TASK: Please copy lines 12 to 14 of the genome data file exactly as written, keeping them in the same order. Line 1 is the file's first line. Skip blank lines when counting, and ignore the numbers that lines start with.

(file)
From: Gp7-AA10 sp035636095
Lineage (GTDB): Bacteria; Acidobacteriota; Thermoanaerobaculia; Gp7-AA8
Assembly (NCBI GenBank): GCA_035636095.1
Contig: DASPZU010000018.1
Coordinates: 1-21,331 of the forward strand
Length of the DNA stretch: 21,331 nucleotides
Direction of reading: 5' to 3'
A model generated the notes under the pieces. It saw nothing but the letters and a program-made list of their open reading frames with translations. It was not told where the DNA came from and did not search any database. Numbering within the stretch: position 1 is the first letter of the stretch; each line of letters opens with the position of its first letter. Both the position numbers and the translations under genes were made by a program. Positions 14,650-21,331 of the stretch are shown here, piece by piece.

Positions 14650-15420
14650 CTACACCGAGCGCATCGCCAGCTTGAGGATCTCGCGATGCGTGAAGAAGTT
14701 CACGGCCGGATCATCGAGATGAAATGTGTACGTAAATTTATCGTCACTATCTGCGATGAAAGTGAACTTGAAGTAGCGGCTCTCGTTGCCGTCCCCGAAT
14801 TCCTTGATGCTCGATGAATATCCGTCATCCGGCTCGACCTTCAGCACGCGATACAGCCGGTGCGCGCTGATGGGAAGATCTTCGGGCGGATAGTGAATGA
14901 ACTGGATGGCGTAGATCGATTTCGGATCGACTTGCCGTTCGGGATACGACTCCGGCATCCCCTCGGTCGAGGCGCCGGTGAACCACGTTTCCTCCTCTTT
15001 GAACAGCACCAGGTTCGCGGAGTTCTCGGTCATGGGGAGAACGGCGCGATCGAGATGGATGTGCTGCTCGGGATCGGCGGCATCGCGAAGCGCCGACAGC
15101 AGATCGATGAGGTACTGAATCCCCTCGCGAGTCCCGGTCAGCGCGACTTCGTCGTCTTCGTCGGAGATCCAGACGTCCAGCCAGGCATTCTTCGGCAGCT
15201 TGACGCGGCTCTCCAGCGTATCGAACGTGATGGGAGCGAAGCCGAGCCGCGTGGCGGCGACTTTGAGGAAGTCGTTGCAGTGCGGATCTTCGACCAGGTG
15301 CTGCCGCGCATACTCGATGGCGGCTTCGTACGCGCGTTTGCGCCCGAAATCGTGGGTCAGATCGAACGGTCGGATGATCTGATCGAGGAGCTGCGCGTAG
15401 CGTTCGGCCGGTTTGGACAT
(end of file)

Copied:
14801 TCCTTGATGCTCGATGAATATCCGTCATCCGGCTCGACCTTCAGCACGCGATACAGCCGGTGCGCGCTGATGGGAAGATCTTCGGGCGGATAGTGAATGA
14901 ACTGGATGGCGTAGATCGATTTCGGATCGACTTGCCGTTCGGGATACGACTCCGGCATCCCCTCGGTCGAGGCGCCGGTGAACCACGTTTCCTCCTCTTT
15001 GAACAGCACCAGGTTCGCGGAGTTCTCGGTCATGGGGAGAACGGCGCGATCGAGATGGATGTGCTGCTCGGGATCGGCGGCATCGCGAAGCGCCGACAGC